Rain on the Acropolis
It’ s been raining on and off today in Athens, where I’ve stopped briefly on my way to Lesbos. Such a relief to be away from the protracted Brexit agony. Three years ago when I first came to Greece to talk with Syrian refugees, I glanced at the incipient Brexit saga from afar in disbelief. In the context of the suffering in Syria, our planned referendum seemed like an act of national self indulgence, one which got in the way of us helping people who desperately needed our assistance. But in the last nine months I’ve become obsessed by it, watching the news avidly every night and tending to switch off mentally when Channel Four talks about anything else. I’m ashamed to admit that, but it’s true. Brexit has sucked me in, like a vortex.
And now I’m back in Greece, about to find out what life’s like in 2019 for the fifty thousand odd refugees who are stuck here. The organisations which support them are generally very critical of the EU’s failings. When I was here in 2016, and even in 2017 and 2018, I shared their anger. No doubt I’ll feel that way again; but in the last few months I’ve developed something close to real respect for the EU leaders I see nightly on the box. When I compare them to British politicians, they seem states-person-like; dignified and infinitely more clear-headed.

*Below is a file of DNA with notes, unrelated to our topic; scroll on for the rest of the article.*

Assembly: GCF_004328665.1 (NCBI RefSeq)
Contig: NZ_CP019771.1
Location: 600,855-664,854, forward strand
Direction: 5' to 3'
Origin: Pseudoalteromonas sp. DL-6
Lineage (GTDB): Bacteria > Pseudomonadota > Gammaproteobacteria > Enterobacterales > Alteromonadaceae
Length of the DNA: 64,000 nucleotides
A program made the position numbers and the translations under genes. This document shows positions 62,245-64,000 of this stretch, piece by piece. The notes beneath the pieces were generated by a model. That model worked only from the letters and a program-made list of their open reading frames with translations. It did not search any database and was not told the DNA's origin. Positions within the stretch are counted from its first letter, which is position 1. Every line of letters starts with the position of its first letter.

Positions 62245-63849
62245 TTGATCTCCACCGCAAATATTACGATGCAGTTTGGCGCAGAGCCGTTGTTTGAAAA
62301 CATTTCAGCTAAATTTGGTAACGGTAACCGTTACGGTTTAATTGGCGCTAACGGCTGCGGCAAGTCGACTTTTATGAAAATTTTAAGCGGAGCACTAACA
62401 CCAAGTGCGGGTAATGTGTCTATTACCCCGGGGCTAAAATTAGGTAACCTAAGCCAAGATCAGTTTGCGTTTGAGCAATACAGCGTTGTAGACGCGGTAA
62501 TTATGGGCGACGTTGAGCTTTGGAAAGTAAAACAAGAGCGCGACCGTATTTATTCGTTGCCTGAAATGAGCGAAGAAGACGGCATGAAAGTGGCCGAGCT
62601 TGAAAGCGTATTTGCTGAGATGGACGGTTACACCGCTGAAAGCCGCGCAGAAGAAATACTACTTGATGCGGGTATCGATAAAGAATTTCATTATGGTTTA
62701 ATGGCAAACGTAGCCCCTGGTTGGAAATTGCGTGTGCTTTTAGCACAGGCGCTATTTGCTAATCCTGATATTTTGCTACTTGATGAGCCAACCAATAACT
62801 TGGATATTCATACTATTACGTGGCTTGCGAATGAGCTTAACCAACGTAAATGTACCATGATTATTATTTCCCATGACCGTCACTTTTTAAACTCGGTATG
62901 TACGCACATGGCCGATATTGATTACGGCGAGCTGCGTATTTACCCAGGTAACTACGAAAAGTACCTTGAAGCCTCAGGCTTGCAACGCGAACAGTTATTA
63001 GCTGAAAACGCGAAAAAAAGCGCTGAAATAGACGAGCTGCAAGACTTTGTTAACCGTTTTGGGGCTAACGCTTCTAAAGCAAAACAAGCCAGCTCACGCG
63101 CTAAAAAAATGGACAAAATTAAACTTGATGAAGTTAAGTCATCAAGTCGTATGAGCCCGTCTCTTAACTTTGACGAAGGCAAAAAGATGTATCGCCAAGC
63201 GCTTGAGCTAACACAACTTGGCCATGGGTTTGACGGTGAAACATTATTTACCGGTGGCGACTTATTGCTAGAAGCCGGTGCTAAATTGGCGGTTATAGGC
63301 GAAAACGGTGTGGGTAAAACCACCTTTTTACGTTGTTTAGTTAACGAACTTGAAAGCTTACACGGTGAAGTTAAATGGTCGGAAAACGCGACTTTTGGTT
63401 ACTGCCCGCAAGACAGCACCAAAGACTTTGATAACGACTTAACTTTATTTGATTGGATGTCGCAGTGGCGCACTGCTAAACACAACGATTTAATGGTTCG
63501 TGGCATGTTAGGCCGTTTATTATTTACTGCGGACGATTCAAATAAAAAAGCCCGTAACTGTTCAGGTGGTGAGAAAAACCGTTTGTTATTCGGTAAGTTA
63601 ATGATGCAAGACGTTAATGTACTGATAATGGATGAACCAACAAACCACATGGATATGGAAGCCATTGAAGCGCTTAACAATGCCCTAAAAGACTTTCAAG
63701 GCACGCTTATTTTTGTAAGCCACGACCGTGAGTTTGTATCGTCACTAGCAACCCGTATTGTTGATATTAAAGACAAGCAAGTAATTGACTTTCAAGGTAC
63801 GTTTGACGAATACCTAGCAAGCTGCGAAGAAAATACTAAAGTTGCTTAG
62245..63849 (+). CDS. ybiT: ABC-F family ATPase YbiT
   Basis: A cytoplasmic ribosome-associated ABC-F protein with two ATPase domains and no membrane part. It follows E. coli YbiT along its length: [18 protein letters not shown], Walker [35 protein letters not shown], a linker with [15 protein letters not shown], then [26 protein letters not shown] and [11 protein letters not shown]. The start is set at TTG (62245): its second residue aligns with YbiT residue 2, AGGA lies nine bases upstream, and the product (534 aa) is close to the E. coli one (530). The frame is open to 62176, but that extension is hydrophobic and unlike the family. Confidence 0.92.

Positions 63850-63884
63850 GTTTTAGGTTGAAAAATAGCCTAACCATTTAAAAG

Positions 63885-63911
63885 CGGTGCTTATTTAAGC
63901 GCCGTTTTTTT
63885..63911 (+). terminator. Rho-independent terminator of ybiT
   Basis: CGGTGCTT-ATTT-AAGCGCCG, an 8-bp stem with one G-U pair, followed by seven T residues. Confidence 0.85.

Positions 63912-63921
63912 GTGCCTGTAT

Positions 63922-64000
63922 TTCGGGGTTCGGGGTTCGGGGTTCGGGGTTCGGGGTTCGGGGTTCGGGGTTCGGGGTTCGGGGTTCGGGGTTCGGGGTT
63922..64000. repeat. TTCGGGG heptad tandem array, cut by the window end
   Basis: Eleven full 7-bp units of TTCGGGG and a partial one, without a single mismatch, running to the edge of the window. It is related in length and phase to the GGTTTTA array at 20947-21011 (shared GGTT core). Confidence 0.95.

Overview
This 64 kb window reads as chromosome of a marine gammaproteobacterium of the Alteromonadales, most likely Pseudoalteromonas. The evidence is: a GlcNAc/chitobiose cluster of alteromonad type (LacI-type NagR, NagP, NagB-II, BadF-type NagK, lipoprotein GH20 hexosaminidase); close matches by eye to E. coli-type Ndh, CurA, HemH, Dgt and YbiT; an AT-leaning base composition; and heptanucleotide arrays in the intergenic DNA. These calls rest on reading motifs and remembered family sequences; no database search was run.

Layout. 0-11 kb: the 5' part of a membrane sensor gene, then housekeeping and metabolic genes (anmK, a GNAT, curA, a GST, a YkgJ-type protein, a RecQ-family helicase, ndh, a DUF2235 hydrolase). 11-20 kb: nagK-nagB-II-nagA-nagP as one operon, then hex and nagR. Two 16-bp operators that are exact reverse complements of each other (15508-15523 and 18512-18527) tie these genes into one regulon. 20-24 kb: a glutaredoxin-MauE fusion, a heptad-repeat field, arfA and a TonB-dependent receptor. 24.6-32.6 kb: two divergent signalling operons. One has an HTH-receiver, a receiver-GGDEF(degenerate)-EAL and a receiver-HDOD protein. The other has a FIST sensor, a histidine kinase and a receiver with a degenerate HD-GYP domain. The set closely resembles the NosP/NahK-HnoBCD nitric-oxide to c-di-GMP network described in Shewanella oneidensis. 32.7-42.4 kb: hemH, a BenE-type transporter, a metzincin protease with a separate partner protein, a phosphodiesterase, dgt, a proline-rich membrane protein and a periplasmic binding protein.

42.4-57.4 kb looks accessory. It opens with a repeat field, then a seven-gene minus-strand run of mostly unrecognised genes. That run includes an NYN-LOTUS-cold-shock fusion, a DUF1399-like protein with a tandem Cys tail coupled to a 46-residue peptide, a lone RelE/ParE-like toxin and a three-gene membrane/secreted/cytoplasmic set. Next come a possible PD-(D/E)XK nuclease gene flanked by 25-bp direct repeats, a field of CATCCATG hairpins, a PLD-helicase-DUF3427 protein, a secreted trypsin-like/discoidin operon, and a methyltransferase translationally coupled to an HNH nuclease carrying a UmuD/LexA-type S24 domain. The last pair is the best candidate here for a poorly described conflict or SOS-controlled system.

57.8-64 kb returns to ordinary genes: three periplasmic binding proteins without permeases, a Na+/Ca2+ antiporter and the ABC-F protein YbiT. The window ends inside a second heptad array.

This afternoon I walked around the Acropolis in the rain. My first visit. It was a treat to climb up high and see Athens spread out below, its streets grey and white, with clumps of cypress trees, the mist-shrouded sea, islands and tiny ships. The semi-ruined columns of golden stone are an apt reminder of how great civilizations exist in time; how they come and go. (I don’t mean Britain was ever a great civilization, but I do think there’s something in the idea that Brexit is the dying spasm of a former empire.)The whole site is littered with lumps of rock which still lie where they fell when the Venetians blasted the Parthenon in 1687; interspersed with weeds, dark red poppies, and wandering pussy cats. A tabby with a pigeon in its mouth was darting about between the tourists, searching for a private spot in which to devour its prey.